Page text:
Reflections on Language as a Precondition for Educational Equity

the link between language and education continues to become increasingly complex due to the ways in which language is understood to be a part of larger issues related to identity, citizenship, and equity in society. this paper explores the relationship between language and educational equity by looking at research studies that show how students’ academic achievement is affected by the language of education. research shows that key to understanding and creating equitable conditions for education, policy makers and education administrators need to consider the implications that language choices for students. but often there is a disconnect between language and education research. this disconnect then hides the essential role of language to students’ academic achievement. the paper concludes by reflecting on the relationship between language, language policy, and issues related to education equity and the responsibility of the academic and policy communities to critically reflect on their role in these processes.

according to article 26 of the UN Declaration of human rights (UNDhr) (1948),

  1. everyone has the right to education. education shall be free, at least in the elementary and fundamental stages. elementary education shall be compulsory. technical and professional education shall be made generally available and higher education shall be equally accessible to all on the basis of merit.
  2. education shall be directed to the full development of the human personality and to the strengthening of respect for human rights and fundamental freedoms. it shall promote understanding, tolerance and friendship among all nations, racial or religious groups, and shall further the activities of the United Nations for the maintenance of peace. [1]

in the aftermath of World War ii, the drafters of the UNDhr acknowledged that basic education was a fundamental right. [2] equity, in the simplest sense, is about fairness. Fairness then can be thought of in terms of the distribution of resources and availability of and access to opportunities. educational equity then is thinking about fairness and equity in an educational context. some general areas of concern then could include (but are not limited to): the targets or focus of concern, e.g., children, governments, teachers; objects, e.g., programs, enrollment, school completion; and defining what constitutes an equitable distribution of available resources.

this raises the question that policy analysts and education researchers have been asking since, which is “how does one measure whether the fundamental right to education is being met or not?” and given the increasingly complex contexts in which education is being provided, along with how the nature of work itself is changing, is it simply enough to provide physical education for all? Moreover, given the reality of limited resources as well as the public realization of the politics of education, governments have been forced to acknowledge that education policy itself is not values-free and that policy makers are complicit in “devising policies and programmes which went beyond access” and led to increased educational disadvantage. [3, 4]

While disadvantage can be attributed to a number of different variables (e.g.socioeconomic status, education levels of parents and other family members, presence of violent conflict within proximity to one’s community), this paper argues that language is a pre-condition to education success and therefore, a precondition to educational equity. this is important to think about given the integrated nature of today’s global economy, in which english has emerged as the leader and language of widest communication. in this sense, the effect of globalization, defined by David held as the “intensification of worldwide social relations which link distant localities in such a way that local happenings are shaped by events occurring many miles away and vice versa” can be seen even in the market penetration of english language advertisements for products like Coca Cola in areas that seem so remote and removed from the global economy. [5] however, this is particularly important to think about in contexts that are undergoing drastic language reforms and systemic changes in their education infrastructure like in Kazakhstan.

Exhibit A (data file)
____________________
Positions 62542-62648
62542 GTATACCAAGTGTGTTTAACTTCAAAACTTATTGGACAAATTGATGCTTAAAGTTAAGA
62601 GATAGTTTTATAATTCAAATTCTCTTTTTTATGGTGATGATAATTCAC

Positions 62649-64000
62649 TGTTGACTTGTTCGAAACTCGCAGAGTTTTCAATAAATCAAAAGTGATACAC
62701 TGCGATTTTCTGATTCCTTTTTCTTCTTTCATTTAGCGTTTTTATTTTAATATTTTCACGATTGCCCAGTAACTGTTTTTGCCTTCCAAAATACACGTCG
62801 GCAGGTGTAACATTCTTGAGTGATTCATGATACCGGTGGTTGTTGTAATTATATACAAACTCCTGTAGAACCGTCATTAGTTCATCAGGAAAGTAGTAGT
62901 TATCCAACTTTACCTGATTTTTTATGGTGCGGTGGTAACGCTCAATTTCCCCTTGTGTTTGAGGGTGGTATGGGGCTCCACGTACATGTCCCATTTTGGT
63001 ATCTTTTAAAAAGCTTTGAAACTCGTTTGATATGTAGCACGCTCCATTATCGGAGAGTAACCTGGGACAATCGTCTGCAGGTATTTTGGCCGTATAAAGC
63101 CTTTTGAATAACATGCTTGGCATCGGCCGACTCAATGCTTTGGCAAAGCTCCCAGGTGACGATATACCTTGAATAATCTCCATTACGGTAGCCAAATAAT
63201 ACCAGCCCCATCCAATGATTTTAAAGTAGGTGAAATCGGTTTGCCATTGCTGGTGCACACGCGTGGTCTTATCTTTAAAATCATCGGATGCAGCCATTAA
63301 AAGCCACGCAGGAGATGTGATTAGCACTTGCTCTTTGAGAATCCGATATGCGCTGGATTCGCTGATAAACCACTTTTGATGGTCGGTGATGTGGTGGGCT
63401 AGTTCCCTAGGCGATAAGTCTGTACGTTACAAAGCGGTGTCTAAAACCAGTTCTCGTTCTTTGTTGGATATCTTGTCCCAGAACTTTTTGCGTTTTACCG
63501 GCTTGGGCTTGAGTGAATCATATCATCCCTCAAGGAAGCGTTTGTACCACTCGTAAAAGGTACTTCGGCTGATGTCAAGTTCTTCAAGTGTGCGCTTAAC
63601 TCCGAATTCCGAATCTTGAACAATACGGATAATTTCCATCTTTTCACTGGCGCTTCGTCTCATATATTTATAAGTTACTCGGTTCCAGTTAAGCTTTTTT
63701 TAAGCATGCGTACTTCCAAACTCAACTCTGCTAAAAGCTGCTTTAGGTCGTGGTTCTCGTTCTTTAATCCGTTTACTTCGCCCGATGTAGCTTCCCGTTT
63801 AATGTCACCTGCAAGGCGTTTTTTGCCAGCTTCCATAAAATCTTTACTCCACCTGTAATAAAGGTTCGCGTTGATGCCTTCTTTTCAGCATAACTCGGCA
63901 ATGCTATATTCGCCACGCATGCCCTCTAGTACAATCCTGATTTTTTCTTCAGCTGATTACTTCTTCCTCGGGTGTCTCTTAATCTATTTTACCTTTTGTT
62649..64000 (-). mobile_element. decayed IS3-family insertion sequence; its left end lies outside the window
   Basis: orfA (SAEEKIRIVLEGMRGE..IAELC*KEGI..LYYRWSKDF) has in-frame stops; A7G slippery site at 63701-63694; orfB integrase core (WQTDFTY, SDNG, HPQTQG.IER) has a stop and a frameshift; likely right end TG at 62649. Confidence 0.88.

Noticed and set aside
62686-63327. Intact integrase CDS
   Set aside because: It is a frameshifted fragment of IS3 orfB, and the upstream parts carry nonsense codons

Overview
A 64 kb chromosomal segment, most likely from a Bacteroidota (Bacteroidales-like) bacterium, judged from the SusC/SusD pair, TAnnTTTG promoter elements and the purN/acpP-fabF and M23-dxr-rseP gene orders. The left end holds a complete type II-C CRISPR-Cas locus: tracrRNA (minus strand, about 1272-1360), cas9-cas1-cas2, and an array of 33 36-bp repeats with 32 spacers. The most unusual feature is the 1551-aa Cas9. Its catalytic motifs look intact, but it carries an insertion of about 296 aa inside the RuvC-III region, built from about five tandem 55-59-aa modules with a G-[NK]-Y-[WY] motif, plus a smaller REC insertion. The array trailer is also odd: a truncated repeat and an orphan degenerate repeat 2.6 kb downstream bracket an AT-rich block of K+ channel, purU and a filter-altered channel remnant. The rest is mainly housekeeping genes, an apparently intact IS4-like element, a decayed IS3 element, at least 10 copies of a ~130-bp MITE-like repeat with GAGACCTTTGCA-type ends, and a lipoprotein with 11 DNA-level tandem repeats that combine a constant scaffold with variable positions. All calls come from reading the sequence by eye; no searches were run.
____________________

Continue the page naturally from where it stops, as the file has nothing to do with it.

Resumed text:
Generally, language and issues related to education are implicitly interconnected even if they are not explicitly discussed. When an education intervention, in the form of a top-down mandate or policy is implemented, the issue of what language that intervention will take place in is always predetermined. thus, education policy makers now adopt the question language policy researchers asking “What should be spoken in schools, to whom, by whom, and why?”

Numerous studies looking at students educational experiences have found that the use of their mother tongue (or primary home language) in school often leads to greater academic success. For example, looking at Native american students of Navajo descent in the United states, Joshua Fishman observed that “local tongues foster higher levels of school success, higher degrees of participation in local government, more informed citizenship, and better knowledge of one’s own culture, history, and faith.” [6] Fishman then went on to show that “Navajo children in rough rock, az, who were schooled initially in Navajo were found to have higher reading competency in english than those who were first schooled in english. [7] in a negative illustration of this, Dena ringold notes that for roma children, their disadvantage in schools throughout europe is “compounded by the fact that many do not speak the national languages at home and thus begin primary school at a disadvantage”. [8]

thus, both linguistic and education research support the assertion that language is a precondition to educational equity.

however, language (and notions of what language is) is situated in its own socio-cultural and political context which then complicates the aforementioned assertion. Noam Chomsky spoke to this when he wrote that “questions of language are basically questions of power.” [9] it might be more accurate to say that language reflects power while also reinforcing existing power relationships. Using basil bernstein’s formulation of the verbal deprivation theory and the lau v. Nichols case to the

U.s. supreme Court, the next section provides an illustration for how the theorizing of language itself is situated in a particular socio-political context.